Chambers Ireland has called on the Government to extend the wage subsidy scheme for some sectors and introduce a 12 month waiver on commercial rates in the July Stimulus, which is due to be published next week.
The organisation represents 40 Chambers and more than 8,000 businesses around the country.
It said the package of supports will be "the last chance" to ensure that vulnerable businesses survive.
It has called for more grant aid to ensure that businesses can tackle debt and outstanding invoices.
"The introduction of the 'Restart Grant' was a welcome first step in supporting business to re-open, but ultimately did not go far enough," Ian Talbot, chief executive of Chambers Ireland, said.
"Without a significant intervention from the State, the debt burden will become insurmountable for many, with closures and job losses inevitably following," he warned.
The call comes as the Government introduced legislation for a Credit Guarantee Scheme for businesses with fewer than 500 employees.
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The €2 billion scheme aims to provide low cost loans to companies via the main banks, with an 80% guarantee from the state.
Mr Talbot said, while the Credit Guarantee Scheme was welcome, the issue for most companies varied from working capital to reopening costs and bad debts arising from the pre-Covid era.
"It's not the sort of thing you'd look to borrow for. This is why we're looking to grant aid," he said.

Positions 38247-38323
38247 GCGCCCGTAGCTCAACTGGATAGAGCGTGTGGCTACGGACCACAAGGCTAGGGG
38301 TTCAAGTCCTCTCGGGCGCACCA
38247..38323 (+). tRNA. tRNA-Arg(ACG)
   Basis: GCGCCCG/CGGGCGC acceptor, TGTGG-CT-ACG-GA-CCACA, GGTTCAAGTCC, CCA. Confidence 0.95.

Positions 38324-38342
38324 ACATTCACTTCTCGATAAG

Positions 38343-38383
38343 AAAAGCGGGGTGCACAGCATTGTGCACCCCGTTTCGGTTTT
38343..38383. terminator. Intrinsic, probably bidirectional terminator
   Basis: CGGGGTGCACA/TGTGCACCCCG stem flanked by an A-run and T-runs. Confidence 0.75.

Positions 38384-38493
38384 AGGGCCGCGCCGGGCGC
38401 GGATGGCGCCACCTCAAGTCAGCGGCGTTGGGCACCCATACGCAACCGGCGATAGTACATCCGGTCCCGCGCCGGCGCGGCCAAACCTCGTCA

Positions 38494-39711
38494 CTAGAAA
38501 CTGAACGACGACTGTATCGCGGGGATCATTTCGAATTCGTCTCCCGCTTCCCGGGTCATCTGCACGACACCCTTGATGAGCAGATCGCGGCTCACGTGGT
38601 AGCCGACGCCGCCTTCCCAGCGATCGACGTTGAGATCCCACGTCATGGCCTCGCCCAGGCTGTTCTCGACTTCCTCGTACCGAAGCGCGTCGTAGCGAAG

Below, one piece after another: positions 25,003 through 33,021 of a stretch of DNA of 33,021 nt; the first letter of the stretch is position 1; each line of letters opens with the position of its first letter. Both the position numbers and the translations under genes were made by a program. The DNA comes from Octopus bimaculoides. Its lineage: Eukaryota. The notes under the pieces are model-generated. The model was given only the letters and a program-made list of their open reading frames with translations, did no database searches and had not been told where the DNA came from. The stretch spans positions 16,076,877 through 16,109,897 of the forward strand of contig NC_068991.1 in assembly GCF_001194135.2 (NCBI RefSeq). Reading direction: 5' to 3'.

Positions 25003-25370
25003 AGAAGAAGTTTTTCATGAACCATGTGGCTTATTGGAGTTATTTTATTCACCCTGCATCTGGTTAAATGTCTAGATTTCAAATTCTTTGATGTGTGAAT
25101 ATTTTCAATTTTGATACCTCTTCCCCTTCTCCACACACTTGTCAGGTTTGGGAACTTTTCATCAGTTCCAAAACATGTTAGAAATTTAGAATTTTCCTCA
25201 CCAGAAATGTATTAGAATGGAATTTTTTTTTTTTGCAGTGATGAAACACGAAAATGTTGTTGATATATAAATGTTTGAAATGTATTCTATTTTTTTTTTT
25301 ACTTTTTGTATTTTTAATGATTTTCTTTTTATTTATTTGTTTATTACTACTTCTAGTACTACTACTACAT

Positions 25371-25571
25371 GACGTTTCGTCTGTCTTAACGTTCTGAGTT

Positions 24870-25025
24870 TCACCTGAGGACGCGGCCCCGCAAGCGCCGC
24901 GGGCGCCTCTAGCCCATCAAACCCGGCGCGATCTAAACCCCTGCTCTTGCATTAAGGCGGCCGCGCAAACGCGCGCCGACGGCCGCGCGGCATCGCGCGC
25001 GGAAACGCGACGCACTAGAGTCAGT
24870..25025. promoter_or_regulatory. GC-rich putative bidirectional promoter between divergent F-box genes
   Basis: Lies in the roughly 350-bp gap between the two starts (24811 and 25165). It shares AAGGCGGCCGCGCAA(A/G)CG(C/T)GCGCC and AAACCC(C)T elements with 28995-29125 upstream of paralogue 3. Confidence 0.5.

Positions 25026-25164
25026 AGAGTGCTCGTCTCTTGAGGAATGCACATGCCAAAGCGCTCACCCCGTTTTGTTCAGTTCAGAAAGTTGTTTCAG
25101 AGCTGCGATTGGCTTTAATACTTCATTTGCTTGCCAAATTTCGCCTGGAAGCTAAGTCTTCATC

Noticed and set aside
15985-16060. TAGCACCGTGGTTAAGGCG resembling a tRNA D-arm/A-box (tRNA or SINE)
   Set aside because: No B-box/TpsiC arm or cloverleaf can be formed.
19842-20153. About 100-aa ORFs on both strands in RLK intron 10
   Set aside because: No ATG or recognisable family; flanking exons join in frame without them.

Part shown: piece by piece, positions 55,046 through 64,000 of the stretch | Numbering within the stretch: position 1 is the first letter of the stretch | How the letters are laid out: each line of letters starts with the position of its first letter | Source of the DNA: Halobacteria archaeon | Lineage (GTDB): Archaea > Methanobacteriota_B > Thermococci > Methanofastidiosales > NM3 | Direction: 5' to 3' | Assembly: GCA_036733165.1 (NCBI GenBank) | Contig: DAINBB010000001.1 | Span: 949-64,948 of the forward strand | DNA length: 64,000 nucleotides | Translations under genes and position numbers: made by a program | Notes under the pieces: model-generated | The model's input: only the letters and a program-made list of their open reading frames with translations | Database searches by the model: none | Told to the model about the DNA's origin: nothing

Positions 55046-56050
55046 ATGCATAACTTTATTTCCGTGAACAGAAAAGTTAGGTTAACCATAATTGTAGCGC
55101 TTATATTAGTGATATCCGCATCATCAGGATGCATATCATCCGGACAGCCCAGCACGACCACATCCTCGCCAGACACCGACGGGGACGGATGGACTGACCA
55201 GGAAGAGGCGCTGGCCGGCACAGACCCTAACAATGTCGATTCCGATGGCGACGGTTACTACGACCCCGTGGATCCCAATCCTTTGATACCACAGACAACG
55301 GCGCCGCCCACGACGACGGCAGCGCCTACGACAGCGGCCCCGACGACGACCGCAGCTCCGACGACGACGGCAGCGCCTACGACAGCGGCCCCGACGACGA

Mr Talbot acknowledged that businesses had gone into this crisis in a much healthier financial position than the downturn over a decade ago.
While they were generally in a position to take on debt, he said it wasn't suitable for the situation that they had found themselves in of late.
"The issue is around fixed overheads that firms haven't been able to cut. Bad debt is a very circular thing. If one company can't pay another, that sparks off the next company. If we can start the cycle of debt repayment, that would be very helpful."
As well as an extension to the Temporary Wage Subsidy Scheme for vulnerable companies, Chambers Ireland is calling on the Government to allow impacted firms to hire new staff under the TWSS.
Mr Talbot said it was difficult to say at this stage how long an extension of the TWSS to vulnerable companies would be required for, but he mentioned a time frame of 12 months.
Chambers Ireland also wants the Government to commit to making up the shortfall in Local Authority funding arising from its proposal to extend the commercial rates waiver for a year.
"If Government does not continue to intervene in a meaningful way, with a package totalling billions of euro, then it is quite probable that huge numbers of jobs and job creators will be lost to the economy," Mr Talbot said.
"If the State intervenes, we have a much better chance of protecting local economies all over the country. Without such an intervention, the economic outlook is bleak," he concluded.